The 366 daily episodes in 2014 were chronological snapshots of earth history, beginning with the Precambrian in January and on to the Cenozoic in December. You can find them all in the index in the right sidebar. In 2015, the daily episodes for each month were assembled into monthly packages, and a few new episodes were posted. Now, the blog/podcast is on an occasional schedule with diverse topics, and the Facebook Page showcases photos on Mineral Monday and Fossil Friday. Thanks for your interest!

Friday, August 15, 2014

August 15. Coconino Formation







By early Permian time, about 260 million years ago, what is now southwestern United States, around the Grand Canyon area today, was becoming pretty arid. The Coconino sandstone represents an extensive dune terrane, essentially a Permian desert that formed there. Wind-borne or eolian sand in dunes forms sloping dune faces, and when these are preserved in the sandstone, the sloping forms are called cross-beds, angular curving beds within a single package of sand. We can infer wind direction from the orientation of cross-beds.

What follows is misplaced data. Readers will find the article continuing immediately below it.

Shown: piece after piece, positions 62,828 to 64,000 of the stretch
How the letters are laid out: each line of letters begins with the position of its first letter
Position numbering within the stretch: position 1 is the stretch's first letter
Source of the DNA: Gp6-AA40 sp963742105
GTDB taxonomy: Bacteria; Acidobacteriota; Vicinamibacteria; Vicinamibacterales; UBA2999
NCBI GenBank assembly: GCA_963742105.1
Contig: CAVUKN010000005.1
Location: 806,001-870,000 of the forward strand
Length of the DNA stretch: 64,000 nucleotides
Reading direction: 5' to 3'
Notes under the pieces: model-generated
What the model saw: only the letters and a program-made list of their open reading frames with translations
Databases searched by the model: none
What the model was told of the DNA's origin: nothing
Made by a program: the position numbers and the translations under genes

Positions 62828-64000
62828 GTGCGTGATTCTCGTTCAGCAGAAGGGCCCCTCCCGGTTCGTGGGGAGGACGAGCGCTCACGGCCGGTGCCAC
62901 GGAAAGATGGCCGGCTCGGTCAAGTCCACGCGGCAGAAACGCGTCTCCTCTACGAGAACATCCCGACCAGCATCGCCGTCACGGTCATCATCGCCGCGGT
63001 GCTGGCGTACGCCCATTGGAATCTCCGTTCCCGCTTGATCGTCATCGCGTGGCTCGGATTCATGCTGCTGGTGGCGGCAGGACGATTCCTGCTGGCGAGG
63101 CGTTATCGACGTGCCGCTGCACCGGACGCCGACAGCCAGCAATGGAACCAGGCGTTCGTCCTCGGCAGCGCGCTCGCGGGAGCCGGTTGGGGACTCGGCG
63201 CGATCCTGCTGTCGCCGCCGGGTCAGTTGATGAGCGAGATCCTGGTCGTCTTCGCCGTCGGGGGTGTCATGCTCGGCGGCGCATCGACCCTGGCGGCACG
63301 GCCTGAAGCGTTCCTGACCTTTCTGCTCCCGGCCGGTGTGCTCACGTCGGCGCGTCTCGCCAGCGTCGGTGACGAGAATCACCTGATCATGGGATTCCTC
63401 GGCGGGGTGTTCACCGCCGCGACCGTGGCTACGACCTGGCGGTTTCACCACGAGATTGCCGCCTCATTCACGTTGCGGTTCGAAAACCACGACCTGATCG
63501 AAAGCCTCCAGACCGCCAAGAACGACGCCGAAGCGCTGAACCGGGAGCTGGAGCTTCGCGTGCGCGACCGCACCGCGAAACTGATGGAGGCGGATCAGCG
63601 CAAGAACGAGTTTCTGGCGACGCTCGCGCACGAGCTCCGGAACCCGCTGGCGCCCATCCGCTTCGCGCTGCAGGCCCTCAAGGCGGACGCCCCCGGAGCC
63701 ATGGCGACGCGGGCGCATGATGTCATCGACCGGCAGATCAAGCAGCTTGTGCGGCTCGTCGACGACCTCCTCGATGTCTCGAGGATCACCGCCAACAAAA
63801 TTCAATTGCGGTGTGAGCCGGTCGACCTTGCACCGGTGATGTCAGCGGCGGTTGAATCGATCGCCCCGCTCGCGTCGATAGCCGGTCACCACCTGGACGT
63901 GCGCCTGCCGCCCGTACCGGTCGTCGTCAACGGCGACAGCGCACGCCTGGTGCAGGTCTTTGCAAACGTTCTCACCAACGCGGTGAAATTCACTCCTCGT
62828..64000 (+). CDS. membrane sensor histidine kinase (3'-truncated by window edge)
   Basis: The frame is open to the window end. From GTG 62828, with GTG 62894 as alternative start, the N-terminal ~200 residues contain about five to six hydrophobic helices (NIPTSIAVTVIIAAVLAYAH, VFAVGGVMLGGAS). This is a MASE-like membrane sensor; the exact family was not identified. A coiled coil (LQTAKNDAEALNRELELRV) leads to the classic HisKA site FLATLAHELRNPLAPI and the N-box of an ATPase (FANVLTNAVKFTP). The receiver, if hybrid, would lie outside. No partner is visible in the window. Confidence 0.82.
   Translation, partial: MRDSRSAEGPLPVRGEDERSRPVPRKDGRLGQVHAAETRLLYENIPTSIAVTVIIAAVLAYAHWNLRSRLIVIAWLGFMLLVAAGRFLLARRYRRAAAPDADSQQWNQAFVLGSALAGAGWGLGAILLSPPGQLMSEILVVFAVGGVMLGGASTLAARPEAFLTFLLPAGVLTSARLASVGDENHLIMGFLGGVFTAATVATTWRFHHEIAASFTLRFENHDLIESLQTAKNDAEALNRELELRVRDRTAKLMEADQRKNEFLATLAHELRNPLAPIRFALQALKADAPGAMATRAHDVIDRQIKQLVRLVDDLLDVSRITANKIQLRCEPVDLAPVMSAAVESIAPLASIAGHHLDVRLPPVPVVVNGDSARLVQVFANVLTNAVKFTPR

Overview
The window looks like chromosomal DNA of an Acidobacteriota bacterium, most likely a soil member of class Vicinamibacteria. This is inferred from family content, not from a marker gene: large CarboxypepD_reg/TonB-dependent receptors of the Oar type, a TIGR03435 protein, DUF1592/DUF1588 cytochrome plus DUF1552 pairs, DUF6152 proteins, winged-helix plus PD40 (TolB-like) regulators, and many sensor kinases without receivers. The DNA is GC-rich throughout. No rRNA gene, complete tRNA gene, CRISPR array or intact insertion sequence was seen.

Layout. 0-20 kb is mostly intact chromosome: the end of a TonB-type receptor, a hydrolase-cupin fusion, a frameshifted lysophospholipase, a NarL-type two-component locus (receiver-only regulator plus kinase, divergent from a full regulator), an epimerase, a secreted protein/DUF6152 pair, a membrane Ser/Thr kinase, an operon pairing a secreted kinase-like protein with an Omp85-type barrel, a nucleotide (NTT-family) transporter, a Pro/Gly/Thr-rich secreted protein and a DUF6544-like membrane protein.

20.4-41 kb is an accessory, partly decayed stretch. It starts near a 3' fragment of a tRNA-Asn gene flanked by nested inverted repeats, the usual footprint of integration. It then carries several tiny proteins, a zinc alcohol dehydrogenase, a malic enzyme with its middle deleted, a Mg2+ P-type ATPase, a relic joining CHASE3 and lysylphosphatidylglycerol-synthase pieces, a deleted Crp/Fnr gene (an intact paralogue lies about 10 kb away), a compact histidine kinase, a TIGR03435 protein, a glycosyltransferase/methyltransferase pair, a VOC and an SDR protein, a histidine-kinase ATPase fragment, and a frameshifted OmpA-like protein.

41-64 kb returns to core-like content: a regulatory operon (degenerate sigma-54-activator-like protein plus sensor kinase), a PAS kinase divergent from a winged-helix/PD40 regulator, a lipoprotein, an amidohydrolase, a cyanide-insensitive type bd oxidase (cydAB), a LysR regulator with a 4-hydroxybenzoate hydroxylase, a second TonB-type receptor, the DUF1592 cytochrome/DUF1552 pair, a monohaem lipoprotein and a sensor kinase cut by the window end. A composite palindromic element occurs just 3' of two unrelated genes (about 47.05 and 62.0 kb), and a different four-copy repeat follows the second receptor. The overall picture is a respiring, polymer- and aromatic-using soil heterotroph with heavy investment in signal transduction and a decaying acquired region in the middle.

The Coconino is typically a white, almost pure sandstone 60 to 100 feet thick. It is so resistant that it forms near vertical cliffs in places, and makes for some of the most difficult passages down into the Grand Canyon today. I climbed through it on a route in the western part of the canyon back in 1987 – a 70-foot section that required the use of ropes to descend.

The Coconino is extensive and forms prominent landscapes across much of southern Utah as well as northern Arizona.

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On August 15, 1950, an 8.6-magnitude earthquake in Assam, eastern India, reportedly killed more than 30,000 people, but other estimates give much smaller death tolls. This quake was definitely related to the ongoing collision between India and Eurasia, pushing up the Himalayas. There are other consequences to that collision, and this location, in northeastern India and adjacent Tibet, is essentially at the corner of the collision, so mountain belts and fault zones change direction here from about east-west to more north-south.
—Richard I. Gibson
See also The Earth Story's report on the Coconino

Photo by Richard Gibson

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